Although the preferred configuration of the valve element 14 has a valve body that is approximately hour glass shaped, alternative valve element configurations may be used. For example, a uniformly cylindrical configuration which lacks a recessed mid-section, may be satisfactory. Other alternative embodiments of the valve element, such as spheres and oblongs, may also be used without departing from the scope of the present invention.

Another alternative valve element design is shown in FIG. 6. The valve element 200 shown there has a spirally grooved flow pathway 202 along its external surface of the valve body and extending fully between first end 204 and second end 206, allowing fluid to flow around and past valve element 200. Longitudinal grooves on the surface of the valve element body also could be used. These grooved valve elements, of course, should fit snugly within the valve element chamber, such as the bore 18 of the second rigid member 12, so that the surface of the valve element between the grooves seal against the inside surface of the valve element chamber to constrain the fluid to move within the grooves.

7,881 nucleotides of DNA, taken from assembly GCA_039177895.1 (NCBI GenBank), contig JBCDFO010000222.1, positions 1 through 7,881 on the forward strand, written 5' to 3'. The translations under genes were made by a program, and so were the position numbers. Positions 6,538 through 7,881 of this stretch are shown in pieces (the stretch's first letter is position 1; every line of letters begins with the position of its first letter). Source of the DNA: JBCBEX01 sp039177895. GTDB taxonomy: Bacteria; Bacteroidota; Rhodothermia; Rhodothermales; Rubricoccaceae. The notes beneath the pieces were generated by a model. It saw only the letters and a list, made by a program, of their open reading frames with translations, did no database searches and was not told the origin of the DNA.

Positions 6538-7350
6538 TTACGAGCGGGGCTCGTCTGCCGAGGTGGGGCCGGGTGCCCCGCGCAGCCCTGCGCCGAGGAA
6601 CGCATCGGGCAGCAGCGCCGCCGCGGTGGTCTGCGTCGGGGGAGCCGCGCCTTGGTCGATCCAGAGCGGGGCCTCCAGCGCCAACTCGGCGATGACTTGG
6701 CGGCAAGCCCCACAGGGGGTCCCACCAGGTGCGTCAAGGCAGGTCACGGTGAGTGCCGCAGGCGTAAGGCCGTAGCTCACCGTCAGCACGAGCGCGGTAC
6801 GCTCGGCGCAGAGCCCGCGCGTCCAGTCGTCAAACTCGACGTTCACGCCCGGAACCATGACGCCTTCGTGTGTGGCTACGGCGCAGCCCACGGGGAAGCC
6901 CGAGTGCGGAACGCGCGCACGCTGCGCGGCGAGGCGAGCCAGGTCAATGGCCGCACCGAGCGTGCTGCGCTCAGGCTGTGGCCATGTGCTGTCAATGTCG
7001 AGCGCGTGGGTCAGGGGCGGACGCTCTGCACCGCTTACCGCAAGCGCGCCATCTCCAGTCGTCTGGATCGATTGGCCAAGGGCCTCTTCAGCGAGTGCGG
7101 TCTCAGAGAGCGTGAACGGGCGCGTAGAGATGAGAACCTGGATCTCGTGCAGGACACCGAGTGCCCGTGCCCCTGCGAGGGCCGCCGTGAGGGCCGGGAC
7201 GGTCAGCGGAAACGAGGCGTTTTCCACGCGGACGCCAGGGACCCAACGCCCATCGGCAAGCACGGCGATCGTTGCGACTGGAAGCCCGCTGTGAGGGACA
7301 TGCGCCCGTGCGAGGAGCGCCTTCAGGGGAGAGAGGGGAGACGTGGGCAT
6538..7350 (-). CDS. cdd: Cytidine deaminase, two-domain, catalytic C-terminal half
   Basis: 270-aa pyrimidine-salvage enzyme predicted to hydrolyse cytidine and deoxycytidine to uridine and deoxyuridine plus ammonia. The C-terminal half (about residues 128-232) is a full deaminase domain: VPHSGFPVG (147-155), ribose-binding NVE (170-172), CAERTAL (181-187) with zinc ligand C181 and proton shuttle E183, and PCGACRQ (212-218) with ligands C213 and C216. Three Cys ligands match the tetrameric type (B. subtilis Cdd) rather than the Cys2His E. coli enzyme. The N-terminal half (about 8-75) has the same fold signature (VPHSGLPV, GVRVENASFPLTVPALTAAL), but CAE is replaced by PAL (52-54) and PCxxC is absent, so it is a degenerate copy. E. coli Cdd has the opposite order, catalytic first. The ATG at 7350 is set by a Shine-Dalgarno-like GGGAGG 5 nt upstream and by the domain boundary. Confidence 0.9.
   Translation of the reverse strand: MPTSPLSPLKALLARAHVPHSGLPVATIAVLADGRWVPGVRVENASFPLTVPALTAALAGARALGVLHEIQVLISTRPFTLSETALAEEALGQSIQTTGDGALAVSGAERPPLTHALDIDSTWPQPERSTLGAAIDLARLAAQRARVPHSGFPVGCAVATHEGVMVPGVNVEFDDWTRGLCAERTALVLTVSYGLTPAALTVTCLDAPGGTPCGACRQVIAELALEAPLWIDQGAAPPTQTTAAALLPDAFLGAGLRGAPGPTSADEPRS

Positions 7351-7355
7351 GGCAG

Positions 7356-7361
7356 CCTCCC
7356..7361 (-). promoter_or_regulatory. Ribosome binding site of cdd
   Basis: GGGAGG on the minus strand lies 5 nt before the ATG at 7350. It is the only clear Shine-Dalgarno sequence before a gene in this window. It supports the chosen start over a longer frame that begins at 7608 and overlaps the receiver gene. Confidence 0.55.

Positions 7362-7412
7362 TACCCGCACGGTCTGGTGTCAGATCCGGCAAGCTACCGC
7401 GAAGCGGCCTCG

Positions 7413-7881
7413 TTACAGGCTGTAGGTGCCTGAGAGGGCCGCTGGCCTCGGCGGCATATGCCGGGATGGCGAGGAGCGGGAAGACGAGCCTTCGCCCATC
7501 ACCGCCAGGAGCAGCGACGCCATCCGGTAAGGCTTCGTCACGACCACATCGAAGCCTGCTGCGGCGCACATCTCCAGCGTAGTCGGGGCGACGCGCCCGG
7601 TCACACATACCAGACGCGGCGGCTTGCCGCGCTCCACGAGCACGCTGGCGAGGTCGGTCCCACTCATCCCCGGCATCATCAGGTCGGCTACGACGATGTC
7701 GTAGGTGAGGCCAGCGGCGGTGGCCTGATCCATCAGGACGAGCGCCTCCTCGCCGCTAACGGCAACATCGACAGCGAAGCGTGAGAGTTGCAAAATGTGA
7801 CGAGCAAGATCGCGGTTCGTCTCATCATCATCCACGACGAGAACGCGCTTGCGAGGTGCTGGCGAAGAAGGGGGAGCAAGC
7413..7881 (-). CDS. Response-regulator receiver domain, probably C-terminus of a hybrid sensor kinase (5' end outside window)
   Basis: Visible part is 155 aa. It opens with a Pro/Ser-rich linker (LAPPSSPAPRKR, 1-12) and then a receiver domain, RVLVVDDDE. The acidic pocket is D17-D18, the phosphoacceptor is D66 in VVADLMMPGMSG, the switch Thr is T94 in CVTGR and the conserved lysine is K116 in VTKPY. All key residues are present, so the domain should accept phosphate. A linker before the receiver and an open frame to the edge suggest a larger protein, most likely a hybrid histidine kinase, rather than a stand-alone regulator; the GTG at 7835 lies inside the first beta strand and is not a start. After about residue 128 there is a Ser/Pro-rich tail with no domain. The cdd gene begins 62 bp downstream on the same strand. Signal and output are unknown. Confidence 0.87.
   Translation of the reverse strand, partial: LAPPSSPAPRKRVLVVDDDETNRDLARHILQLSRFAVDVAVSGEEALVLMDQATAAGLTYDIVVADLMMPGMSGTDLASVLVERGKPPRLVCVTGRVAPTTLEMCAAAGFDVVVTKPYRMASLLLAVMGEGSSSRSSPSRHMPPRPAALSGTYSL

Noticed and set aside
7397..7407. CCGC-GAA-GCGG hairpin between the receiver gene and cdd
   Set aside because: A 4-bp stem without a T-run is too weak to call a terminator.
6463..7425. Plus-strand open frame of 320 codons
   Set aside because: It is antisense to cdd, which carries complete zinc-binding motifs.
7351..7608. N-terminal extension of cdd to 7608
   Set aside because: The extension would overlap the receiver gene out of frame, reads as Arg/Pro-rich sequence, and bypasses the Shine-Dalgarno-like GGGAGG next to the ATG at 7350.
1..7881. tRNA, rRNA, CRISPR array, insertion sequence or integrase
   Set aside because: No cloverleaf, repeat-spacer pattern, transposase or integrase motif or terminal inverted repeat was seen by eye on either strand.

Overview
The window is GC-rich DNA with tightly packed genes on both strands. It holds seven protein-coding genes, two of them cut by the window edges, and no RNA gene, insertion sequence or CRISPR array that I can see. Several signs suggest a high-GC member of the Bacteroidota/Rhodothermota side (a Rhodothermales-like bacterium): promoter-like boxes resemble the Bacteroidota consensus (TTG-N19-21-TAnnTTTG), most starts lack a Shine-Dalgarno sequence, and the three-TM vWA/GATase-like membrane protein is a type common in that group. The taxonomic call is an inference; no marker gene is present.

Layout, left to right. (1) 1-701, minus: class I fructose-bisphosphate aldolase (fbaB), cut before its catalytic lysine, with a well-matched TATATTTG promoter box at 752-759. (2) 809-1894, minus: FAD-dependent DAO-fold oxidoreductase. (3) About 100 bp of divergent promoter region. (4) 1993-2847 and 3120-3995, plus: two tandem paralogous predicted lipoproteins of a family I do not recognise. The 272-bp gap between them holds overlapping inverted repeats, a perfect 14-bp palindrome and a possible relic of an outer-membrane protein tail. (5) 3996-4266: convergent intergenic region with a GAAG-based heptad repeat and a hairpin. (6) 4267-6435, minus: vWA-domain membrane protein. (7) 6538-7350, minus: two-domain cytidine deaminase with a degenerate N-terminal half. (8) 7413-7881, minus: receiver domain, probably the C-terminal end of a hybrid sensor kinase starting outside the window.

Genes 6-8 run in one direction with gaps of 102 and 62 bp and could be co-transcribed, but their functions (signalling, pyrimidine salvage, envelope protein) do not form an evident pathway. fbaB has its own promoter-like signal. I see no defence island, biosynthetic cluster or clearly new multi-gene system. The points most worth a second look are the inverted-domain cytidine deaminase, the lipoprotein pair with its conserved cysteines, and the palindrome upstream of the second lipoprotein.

With valve elements having the flow path defined at least in part by grooves on the external surface of the valve body, compression of the grooved valve element causes size reduction or closure of the grooves while maintaining the seal between the peripheral surface of the valve element and the surface of the bore of the second rigid member.

In another valve element design, the valve element body may be generally cylindrical or oval, lack a through bore or external grooves, but permit fluid flow to and from the bores of the rigid members by allowing flow over its outer surface. The outer diameter of this valve element body should be slightly less than the internal diameter of the bore of the second rigid member which forms the valve element chamber to provide a gap through which fluid may pass. One or more raised surfaces (such as raised bumps or ridges) may be provided at each end of the valve element body to hold the valve element spaced from the internal surface of the bore of the second rigid member. During compression, the diameter of the valve element would expand to contact the surface of the bore of the second rigid member thereby closing the gap between the external surface of the valve element and the bore surface and restricting the flow of fluid around the valve element.